Sometimes in a breach of contract case, or other commercial litigation matter, a party will be met with the defense that it is not entitled to recover because a condition precedent to the parties’ contract was not fulfilled. Under Tennessee law, a party is not required to perform under a contract unless and until a condition precedent agreed upon by both parties has been satisfied. However, and very importantly, to rely successfully on the defense that a condition precedent was not satisfied, a party must first prove that there was a condition precedent.
Because conditions precedent have a tendency to result in harsh and unfair outcomes, Tennessee courts disfavor finding the existence of conditions precedent. Sometimes, even when they do find a condition precedent which was indisputably not satisfied, nevertheless, they do not allow that fact to permit a party to avoid performance.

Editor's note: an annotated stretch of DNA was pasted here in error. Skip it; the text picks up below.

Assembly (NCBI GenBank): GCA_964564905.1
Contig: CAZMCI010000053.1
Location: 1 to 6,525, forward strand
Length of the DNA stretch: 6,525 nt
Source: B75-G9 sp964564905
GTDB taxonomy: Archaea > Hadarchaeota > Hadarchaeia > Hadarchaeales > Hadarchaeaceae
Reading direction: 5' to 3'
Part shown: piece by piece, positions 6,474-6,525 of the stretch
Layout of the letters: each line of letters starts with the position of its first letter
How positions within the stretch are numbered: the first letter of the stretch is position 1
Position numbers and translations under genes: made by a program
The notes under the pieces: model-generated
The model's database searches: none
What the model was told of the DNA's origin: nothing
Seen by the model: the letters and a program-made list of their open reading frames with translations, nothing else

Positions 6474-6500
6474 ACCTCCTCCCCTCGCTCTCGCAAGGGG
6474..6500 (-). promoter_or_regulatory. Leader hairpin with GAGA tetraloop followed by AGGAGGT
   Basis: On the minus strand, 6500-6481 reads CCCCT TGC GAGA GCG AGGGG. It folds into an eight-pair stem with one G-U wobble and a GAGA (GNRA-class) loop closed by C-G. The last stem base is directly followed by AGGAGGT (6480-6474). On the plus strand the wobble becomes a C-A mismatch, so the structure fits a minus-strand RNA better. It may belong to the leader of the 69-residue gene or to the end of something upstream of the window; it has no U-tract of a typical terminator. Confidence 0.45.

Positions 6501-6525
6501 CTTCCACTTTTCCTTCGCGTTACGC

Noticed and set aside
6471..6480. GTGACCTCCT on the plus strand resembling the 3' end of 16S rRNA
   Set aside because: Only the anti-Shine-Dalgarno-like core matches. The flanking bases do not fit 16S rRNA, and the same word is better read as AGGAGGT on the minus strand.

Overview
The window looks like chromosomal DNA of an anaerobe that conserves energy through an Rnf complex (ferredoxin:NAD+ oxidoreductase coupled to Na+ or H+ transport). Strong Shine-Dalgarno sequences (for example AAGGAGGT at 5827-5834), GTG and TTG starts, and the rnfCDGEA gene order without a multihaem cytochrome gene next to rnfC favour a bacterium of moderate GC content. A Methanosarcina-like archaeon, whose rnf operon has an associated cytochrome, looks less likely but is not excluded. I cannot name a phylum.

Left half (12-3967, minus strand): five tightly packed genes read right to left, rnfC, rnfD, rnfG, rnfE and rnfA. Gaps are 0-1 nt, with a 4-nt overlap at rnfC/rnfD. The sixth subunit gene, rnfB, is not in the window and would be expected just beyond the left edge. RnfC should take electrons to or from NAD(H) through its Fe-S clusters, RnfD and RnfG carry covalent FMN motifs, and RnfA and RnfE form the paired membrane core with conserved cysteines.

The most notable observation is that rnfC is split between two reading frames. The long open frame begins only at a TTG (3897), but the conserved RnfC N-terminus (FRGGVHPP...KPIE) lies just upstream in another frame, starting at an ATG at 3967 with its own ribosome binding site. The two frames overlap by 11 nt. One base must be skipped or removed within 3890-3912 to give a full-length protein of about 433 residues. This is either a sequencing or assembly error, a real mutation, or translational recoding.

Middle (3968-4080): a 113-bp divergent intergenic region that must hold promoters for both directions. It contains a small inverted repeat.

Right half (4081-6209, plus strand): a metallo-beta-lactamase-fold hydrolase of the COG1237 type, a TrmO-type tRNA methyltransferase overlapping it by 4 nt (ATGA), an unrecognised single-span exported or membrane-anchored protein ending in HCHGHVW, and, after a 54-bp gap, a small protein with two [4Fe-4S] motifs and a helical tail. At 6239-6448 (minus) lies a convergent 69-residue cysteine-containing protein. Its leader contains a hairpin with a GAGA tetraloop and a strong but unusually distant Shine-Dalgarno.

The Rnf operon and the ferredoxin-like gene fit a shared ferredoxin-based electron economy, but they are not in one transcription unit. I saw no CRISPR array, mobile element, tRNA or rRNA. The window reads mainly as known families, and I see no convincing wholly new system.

A leading case on conditions precedent in Tennessee was decided by the Supreme Court of Tennessee in 1996. In that case, Koch v. Construction Technology, Inc., a subcontractor filed a breach of contract case alleging that the general contractor had failed to pay it for the entire amount due for work done on a project owned by the Memphis Housing Authority (“MHA”). In defense, the general contractor claimed that it was not required to pay the entire balance it owed to the subcontractor because a condition precedent to its performance had not been fulfilled.
The written contract between the contractor and subcontractor in the Koch case contained a provision referred to as a “pay when paid” clause. It stated: “Partial payments subject to all applicable provisions of the Contract shall be made when and as payments are received by the Contractor.” The general contractor argued that the only amount for which it had not paid the subcontractor was the amount MHA had not paid it. It also argued that the above language created a condition precedent.